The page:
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Keeping the T in ENDA

In a strange turn of events, Congress appears to have listened to public outrage over a proposed bill, and responded by reconsidering its stance. The bill in question is the Employment Non-Discrimination Act, which initially aimed to protect people from being fired for being LGBT. The outrage came when Democrats tried to drop the T, on the theory that it would be too difficult to pass otherwise. Votes on the bill have been postponed while the leadership works out how to address the pro-T objections.

I find the pragmatic rationale for dropping the T unconvincing. No ENDA will make it into law before January 2009, because either version would be vetoed by President Bush (assuming Republicans aren't able to use procedural tricks to kill it in Congress -- tricks which they'd use against either version), and neither version would have enough votes to override.

This year's ENDA fight is not a matter of pragmatic law-creation. It's a matter of clarifying where people stand and establishing the agenda, preparing the terms of debate for the day when the pragmatic battle is winnable. The version of ENDA that goes forward this year will set the standard or benchmark for the ENDA that is voted on in 2009.

Why, though, is it important for protection for trans people to be included in that benchmark? Many LGB people don't see why Ts don't have their own, separate movement. What does a gay man have in common with a straight cross-dresser?

The link between LGB and T is the grounds of discrimination against them. Homophobia and transphobia are both about resistance to non-conformity with gender norms. To the bigoted mind, being attracted to members of the same sex (that is, being attracted to the people that a member of the other sex should be attracted to) is just one among many forms of gender non-conformity. That's why lesbians are stereotyped as being extremely butch, and gay men are stereotyped as being highly effeminate. That's why bigoted parents will read a son's interest in (feminine) dance as a sign of gayness and enroll him in (masculine) little league as a corrective. It makes little sense to say that the fight for the right to be nonconformist in your choice of romantic partner should be separated from the fight for the right to be nonconformist in your way of dressing, choice of name and pronouns, chemical or surgical alteration of your body, etc. (And this is why feminism is at least a half-sibling to the LGBT movement, since resistance to gender nonconformity is a source of resistance to women's rights alongside resistance to the equal value of women qua ("normal") women.)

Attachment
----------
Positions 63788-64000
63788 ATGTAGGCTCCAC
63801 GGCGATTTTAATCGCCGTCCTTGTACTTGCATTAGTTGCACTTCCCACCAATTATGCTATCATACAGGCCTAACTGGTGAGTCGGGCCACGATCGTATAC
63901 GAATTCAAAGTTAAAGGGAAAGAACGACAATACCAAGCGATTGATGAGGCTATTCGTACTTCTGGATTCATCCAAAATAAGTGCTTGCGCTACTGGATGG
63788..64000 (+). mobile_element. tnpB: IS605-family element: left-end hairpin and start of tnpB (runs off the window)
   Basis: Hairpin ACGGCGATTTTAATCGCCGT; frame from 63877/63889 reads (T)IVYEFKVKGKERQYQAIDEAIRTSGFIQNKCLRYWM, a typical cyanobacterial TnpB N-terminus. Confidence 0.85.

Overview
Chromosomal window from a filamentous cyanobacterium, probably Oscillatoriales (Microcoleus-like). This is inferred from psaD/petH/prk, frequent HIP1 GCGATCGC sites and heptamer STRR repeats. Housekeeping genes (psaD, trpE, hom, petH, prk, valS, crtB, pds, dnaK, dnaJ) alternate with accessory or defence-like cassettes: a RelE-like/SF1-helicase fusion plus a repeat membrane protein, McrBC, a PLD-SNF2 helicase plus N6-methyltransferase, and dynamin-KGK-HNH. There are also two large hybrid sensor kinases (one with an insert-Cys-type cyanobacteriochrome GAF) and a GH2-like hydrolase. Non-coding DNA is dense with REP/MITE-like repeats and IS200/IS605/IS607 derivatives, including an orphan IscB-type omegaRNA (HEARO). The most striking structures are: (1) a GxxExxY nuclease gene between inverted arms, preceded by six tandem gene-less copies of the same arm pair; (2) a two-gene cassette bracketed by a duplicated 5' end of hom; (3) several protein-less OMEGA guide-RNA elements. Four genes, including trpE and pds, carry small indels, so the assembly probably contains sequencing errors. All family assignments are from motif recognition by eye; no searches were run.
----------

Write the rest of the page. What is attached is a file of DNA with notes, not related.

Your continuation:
The gender nonconformity link also means that leaving the T out of ENDA creates a potential loophole for discrimination. Under the T-less ENDA, you can't fire someone for who they want to date, but you can fire them if you can find some other type of gender nonconformity. If a person is LGB, a bigoted employer will be extra-attuned to any other gender-nonconformity that they exhibit, including things that would pass unnoticed in a straight employee. This loophole won't be exploited in every case (either because employers don't think of it, because they fear courts wouldn't buy it, because many LGBs do conform in other ways, because the nonconformity in question can be classed under the giant exception for dress codes that the ENDA-with-T unfortunately still includes, or because their conception of their employee's nonconformity is too tied up in their identity as LGB so they can't separate out any other nonconformities). But it's not quite right to say that we can fully protect LGBs now and address Ts separately at a later date.


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